No MeSH data available.


Related in: MedlinePlus

Tree generated using UPGMA algorithm with distance between communities calculated using thetaYC coefficient in the Mothur software package. Tree was visualized with Mega. All field samples formed a tree separate from all enrichment samples. Water field samples were distinct from pipeline-associated samples.
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Figure 6: Tree generated using UPGMA algorithm with distance between communities calculated using thetaYC coefficient in the Mothur software package. Tree was visualized with Mega. All field samples formed a tree separate from all enrichment samples. Water field samples were distinct from pipeline-associated samples.

Mentions: Pyrosequencing of 16S rRNA amplicons for all seven field samples and for four coupon enrichment biofilms, gave 1357 to 6417 quality controlled reads for each sample (Table 2). The compositions of the microbial communities derived from these results are compared in Figure 6. Although the water samples were all from a single pipeline system, it is evident that the microbial communities in water samples retrieved along the flow path were distinct. The community of PW7 near the fresh water producing well-differed from those of PW8 and P0866, both further downstream and all of these were distinct from the communities at P0866S and P0848S downstream from the SBS injection point (Figures 1, 6). Microbial communities of PW8-PAS and PW8-PAW formed a separate branch in the dendrogram together with that of PW8. Communities in coupon enrichment biofilms differed significantly from those in field samples (Figure 6). Microbial communities formed following incubation with P0866, P0866S, and P0848S were very similar, whereas PW7 (Biofilm) was distinct from this cluster (Figure 6).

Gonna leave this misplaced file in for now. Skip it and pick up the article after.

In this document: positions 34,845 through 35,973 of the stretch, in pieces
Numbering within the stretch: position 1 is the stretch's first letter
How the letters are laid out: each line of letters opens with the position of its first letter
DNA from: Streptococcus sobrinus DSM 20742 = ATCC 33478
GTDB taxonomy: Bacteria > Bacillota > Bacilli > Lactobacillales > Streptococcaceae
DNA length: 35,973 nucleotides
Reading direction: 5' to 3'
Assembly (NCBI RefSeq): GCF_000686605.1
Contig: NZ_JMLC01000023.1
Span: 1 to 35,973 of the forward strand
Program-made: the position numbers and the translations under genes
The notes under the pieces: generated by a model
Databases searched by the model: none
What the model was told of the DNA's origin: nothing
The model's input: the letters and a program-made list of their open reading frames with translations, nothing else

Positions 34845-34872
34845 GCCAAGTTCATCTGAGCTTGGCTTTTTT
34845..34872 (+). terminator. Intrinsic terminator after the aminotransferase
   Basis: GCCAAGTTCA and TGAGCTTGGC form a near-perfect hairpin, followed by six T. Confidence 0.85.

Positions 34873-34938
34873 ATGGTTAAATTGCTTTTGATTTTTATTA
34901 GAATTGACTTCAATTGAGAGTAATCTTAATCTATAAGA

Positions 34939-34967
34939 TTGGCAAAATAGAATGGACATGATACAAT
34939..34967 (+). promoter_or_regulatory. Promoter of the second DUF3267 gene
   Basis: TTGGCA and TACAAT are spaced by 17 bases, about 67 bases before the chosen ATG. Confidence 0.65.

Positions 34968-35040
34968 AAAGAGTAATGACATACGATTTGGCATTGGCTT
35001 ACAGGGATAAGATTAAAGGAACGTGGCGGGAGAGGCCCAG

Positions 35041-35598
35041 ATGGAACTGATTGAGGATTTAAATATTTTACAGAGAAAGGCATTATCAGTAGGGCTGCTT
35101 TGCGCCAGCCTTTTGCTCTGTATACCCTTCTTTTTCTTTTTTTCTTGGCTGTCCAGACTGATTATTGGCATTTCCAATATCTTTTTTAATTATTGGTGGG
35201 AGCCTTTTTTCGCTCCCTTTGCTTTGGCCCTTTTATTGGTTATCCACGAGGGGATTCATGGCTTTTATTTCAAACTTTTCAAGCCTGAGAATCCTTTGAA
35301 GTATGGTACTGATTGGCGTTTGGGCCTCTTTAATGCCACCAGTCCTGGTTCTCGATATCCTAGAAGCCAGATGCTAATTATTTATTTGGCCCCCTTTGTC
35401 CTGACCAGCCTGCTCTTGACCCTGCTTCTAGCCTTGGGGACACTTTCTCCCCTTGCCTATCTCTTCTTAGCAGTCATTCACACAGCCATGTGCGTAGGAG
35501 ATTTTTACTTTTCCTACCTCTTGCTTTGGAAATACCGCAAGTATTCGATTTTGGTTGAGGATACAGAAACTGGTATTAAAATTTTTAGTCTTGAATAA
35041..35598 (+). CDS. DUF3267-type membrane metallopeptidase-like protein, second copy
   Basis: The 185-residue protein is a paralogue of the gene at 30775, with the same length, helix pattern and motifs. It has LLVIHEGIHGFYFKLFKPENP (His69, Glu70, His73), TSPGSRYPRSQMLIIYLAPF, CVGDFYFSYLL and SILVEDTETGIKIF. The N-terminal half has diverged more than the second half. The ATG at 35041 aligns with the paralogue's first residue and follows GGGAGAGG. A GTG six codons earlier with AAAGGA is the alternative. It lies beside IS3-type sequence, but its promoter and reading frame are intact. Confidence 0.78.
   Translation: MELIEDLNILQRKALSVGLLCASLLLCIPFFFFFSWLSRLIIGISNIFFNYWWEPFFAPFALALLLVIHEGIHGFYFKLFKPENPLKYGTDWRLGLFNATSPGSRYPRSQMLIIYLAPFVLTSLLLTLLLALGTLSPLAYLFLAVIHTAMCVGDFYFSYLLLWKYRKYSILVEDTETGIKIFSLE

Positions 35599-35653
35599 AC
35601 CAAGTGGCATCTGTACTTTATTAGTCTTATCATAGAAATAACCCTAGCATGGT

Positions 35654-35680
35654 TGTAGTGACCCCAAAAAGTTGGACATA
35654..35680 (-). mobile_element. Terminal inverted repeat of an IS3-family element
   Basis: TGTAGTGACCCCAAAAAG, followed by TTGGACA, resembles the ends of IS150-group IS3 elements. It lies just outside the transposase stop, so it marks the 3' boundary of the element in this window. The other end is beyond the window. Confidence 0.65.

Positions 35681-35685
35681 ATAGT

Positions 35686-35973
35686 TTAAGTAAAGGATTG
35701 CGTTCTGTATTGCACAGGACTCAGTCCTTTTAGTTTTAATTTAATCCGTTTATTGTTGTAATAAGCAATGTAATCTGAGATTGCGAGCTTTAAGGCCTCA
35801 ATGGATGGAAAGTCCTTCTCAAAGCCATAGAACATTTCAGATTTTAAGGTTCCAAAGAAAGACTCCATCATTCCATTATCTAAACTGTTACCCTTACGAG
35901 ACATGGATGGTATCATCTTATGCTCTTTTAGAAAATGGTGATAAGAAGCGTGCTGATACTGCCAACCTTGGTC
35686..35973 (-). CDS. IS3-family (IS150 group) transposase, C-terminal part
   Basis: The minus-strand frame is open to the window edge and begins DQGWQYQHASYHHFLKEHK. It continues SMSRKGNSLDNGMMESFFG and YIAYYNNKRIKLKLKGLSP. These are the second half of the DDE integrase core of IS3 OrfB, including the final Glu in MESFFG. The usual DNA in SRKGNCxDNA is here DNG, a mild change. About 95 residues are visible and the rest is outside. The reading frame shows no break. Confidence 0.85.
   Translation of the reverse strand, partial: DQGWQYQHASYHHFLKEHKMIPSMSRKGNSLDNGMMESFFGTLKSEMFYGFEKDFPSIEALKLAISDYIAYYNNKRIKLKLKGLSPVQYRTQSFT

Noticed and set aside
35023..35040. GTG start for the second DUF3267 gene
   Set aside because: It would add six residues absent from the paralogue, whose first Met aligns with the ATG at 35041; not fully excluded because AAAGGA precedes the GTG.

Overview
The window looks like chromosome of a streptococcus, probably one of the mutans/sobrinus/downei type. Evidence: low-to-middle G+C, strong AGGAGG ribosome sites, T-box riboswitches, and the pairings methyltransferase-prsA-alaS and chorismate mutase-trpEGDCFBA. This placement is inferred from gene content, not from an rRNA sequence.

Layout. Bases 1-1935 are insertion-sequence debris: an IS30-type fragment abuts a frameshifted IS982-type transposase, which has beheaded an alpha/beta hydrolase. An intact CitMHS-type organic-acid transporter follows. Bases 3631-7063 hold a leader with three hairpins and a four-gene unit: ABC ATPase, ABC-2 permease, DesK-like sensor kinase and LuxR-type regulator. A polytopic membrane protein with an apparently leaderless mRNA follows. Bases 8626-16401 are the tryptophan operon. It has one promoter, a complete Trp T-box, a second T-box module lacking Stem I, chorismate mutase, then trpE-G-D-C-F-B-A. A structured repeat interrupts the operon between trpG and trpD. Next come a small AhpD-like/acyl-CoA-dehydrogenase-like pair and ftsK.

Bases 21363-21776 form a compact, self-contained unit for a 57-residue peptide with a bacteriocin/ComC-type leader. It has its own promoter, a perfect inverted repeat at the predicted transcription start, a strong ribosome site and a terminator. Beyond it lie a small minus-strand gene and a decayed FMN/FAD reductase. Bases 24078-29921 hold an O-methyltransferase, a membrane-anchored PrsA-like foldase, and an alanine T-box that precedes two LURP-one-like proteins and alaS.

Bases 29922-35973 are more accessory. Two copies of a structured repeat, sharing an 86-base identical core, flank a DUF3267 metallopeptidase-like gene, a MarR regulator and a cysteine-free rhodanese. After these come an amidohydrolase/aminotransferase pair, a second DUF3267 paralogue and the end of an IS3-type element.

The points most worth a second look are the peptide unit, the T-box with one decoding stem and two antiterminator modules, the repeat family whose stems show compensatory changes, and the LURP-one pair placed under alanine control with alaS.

The role of acetogens in microbially influenced corrosion of steel.

Mand J, Park HS, Jack TR, Voordouw G - Front Microbiol (2014)

Tree generated using UPGMA algorithm with distance between communities calculated using thetaYC coefficient in the Mothur software package. Tree was visualized with Mega. All field samples formed a tree separate from all enrichment samples. Water field samples were distinct from pipeline-associated samples.